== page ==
In a pickle! 2014’s preserving books

It’s mid-December, which means that those of us in the Northern hemisphere are enjoying the hard work we did months ago, in the form of Mason jars full of glowing preserves and crisp pickles plucked right off the pantry shelf!  Right?  

Everyone I know who spends as much effort gardening as I do has something to show for it in December – a pint of thick salsa, a sour passel of dilly beans, a jar of fat green pickles. But me?  Once again, I punted in September, and all I’ve got to show for countless hours in the garden is several quart bags of blueberries in the freezer.  Because freezing is easy. You don’t actually have to do anything.

With 1067 titles and counting, “Preserving” is one of the biggest “cooking method” categories on EYB.  And 2014 was a special year in preserving, with at least three major titles capturing the attention of DIY’ers – both the hardworking and the merely hopeful sort – everywhere.

Perhaps the most ambitious – and giftable – is Mrs. Wheelbarrow’s Practical Pantry: Recipes and Techniques for Year-Round Preserving – by DC-based Cathy Barrow. No food group escapes her preserving techniques – not even meat or dairy – making the book a one-stop shopping trip for the well-fed survivalist.  Gorgeous photography by Christopher Hirshheimer and Melissa Hamilton seals the deal.

 Two books devoted specifically to vegetables offer a tighter focus. Firefly Kitchen in Seattle offers up Fresh & Fermented: 85 Delicious Ways to Make Fermented Carrots, Kraut, and Kimchi Part of Every Meal.  If downing endless forkfuls of pickled cabbage fails to attract you, the book offers a multitude of recipes in which the pickles merely form part of an ensemble of complementary flavors.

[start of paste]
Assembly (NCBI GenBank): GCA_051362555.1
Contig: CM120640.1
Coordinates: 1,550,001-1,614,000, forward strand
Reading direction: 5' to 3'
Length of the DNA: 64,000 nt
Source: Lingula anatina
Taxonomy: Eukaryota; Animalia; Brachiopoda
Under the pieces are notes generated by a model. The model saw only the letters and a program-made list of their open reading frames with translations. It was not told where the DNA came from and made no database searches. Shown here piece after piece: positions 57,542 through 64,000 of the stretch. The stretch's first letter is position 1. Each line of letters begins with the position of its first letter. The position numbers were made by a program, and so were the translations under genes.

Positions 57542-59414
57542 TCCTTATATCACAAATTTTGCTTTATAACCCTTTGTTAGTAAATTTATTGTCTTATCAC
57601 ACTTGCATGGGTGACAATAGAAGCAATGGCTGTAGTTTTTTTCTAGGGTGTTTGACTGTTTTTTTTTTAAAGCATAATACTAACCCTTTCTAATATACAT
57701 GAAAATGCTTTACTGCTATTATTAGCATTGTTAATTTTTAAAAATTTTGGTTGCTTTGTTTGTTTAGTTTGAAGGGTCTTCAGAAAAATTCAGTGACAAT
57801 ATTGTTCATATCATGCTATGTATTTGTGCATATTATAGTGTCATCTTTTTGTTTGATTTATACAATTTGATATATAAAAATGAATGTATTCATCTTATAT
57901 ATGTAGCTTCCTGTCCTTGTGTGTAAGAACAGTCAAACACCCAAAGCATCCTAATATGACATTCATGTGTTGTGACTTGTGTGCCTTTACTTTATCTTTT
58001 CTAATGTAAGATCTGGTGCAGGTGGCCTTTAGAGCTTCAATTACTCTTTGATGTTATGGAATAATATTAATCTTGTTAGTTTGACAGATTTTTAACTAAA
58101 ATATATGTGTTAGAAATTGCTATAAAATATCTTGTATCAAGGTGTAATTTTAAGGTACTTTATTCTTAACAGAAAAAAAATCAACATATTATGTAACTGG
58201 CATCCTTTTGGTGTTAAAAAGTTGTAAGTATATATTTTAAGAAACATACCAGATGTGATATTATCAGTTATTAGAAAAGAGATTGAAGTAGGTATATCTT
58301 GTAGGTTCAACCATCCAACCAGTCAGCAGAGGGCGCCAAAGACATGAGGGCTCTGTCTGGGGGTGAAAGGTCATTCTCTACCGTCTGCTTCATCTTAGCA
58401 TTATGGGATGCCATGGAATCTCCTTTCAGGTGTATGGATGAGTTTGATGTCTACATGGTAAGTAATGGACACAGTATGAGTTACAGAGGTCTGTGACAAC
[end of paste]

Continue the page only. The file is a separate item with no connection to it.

And Storey Publishing’s Fermented Vegetables packs the gamut – arugula to zucchini –  into a single, high-impact volume.  Need to know how to preserve shiso leaf?  lambs-quarters? Saltwort? Look no further.

None of these books, however, will solve the problem of not having 28 hours in the day. Or the problem of wanting to eat everything you cook right away, so there’s never anything left over for storage. It’s possible I might need to step away from DIY for a bit and spend some quality time in the Self-Help section…

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  • MissQuin  on  December 10, 2014

    What about Karen Solomon's 'Asian Pickles:Sweet, Sour, Salty, Cured, and Fermented Preserves from Korea, Japan, China, India, and Beyond'? As someone who is not a huge pan of jams but loves savoury preserves this book is perfect for me. The recipes are such a nice change from the standard western style pickles. I love it.

  • tsusan  on  December 10, 2014

    Yes! definitely! I meant to add that one as well, so thank you.

  • schambers  on  December 10, 2014

    No 28 hour days at our house, either, so we are STILL trying to get the tomatoes from this year's mass harvest in October preserved. "Mrs. Wheelbarrow" helped out with a tomato chutney recipe last weekend.

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